The week in business tech – 24/10/2014

Brid-Aine Parnell

Friday 24 October 2014

In this week’s tech news, Google and venture capitalists back “augmented reality” firm with over half a billion dollars, scammers exploit Ebola panic. Meanwhile, Facebook avoids paying corporation tax in the UK, Yahoo fights back against activist investors and is this the end of the landline?

Could this be magic?

Google and prominent tech venture capitalists have contributed to a $542m funding round for Magic Leap, the highly secretive “augmented reality” company that has yet to reveal anything concrete about its product.

Scummy scammers prey on Ebola panic

Cybercriminals and scammers are preying on the public’s fear of the Ebola outbreak by sending them malware in emails that claim to contain safety tips from the World Health Organisation and other official sources. What the victim actually gets is a DarkComet Remote Access Trojan, which can hide from antivirus software and access files, webcams and passwords on their computer.

Harassment rampant online

Around three-quarters of Americans say they have witnessed online harassment and 40 per cent have actually experienced it themselves, with young adults and particularly women disproportionately targeted on the internet.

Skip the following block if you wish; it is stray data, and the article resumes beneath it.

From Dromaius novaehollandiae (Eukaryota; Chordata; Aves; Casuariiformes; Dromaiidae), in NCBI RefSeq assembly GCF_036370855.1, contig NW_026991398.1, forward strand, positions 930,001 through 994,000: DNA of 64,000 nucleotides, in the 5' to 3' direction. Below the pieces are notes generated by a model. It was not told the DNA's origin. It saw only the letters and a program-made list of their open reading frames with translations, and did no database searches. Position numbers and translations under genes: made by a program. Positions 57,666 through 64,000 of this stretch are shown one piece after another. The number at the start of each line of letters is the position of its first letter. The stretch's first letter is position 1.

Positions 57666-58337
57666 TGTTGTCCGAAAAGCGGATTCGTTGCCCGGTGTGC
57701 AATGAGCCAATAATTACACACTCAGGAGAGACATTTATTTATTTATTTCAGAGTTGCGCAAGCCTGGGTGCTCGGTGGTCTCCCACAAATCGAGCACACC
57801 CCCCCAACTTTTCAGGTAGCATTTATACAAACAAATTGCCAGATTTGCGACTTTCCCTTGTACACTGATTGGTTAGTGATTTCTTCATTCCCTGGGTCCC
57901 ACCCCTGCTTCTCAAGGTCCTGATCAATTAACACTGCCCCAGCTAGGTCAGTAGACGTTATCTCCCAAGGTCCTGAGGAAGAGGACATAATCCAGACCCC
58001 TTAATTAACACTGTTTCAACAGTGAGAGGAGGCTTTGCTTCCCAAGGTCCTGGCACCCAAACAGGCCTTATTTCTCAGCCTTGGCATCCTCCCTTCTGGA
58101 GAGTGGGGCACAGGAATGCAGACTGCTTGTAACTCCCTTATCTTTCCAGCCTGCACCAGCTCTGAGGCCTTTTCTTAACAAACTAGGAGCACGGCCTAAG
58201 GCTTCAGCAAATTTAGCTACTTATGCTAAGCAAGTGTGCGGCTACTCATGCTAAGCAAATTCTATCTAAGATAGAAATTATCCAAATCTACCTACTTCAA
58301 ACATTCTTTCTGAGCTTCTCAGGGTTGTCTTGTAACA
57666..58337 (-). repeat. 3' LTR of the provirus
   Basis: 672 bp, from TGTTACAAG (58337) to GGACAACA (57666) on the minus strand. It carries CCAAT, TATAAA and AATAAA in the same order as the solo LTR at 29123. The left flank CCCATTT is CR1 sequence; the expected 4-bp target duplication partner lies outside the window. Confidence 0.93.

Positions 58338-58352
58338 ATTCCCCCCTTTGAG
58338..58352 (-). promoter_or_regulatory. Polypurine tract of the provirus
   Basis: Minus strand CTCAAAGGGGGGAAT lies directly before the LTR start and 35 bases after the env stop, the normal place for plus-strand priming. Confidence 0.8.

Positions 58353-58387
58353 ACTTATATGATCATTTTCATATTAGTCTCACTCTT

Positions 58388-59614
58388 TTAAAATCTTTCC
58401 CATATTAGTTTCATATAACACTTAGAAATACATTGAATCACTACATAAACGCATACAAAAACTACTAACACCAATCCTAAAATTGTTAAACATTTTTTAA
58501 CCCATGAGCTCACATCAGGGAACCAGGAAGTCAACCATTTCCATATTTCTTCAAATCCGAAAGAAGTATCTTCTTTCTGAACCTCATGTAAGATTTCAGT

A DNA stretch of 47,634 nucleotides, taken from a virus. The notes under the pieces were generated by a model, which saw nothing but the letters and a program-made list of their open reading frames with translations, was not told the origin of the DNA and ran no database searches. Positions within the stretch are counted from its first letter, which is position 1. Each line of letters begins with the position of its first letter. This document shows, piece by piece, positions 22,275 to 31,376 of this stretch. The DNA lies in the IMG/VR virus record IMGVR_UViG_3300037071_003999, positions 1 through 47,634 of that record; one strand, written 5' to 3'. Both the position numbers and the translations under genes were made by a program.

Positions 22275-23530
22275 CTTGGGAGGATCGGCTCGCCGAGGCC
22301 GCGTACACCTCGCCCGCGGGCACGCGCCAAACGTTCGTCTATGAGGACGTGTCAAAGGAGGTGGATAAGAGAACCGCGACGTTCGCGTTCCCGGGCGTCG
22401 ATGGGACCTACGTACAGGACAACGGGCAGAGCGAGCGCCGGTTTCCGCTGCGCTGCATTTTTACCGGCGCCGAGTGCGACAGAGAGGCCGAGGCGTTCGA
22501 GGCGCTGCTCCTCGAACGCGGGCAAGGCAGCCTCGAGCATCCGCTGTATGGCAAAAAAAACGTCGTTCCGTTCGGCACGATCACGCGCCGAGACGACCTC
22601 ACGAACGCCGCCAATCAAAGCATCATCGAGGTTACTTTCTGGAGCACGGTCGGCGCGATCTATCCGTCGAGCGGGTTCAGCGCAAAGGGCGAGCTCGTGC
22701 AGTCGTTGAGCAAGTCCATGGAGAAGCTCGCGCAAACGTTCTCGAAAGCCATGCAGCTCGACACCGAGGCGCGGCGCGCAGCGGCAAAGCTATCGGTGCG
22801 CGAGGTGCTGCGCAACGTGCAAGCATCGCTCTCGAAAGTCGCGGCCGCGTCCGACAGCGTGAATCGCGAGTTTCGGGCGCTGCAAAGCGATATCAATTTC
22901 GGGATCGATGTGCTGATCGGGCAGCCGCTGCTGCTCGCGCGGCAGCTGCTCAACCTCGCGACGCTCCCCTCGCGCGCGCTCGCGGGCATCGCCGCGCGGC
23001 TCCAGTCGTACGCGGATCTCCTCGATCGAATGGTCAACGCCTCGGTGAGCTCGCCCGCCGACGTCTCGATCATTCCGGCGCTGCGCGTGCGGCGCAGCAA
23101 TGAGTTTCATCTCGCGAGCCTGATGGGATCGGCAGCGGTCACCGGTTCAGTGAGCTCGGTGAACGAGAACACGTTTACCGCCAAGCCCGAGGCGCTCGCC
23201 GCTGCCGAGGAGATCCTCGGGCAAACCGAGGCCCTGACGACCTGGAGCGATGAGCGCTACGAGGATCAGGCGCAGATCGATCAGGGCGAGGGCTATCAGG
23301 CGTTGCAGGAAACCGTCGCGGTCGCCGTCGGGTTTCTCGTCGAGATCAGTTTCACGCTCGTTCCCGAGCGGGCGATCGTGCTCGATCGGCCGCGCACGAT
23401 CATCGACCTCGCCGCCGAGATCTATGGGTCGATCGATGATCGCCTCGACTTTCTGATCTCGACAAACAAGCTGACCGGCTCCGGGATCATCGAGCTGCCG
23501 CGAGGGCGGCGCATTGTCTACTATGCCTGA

Facebook may face fresh anger over taxes

The social network’s latest results in the UK show that it has paid no corporation tax for the second year in a row while handing out shares worth tens of millions of pounds to London staff and earning hundreds of millions in revenue.

Yahoo! Revenue actually grew!

Yahoo has seen the first upward creep in revenue in some time, with growth of one per cent, but chief Marissa Mayer is still battling activist investors that think the firm should be doing more to give back to shareholders, especially after its Alibaba windfall. 

The end of the landline is nigh

One in four Britons can’t dredge up their own phone number for a reward of £50 as the landline becomes just a way to get a broadband contract. Only a fifth of people regularly use them to call out, with half of the population saying they only had one so they could get online.

Building the next-gen data centre

Where traditional and web-scale apps co-exist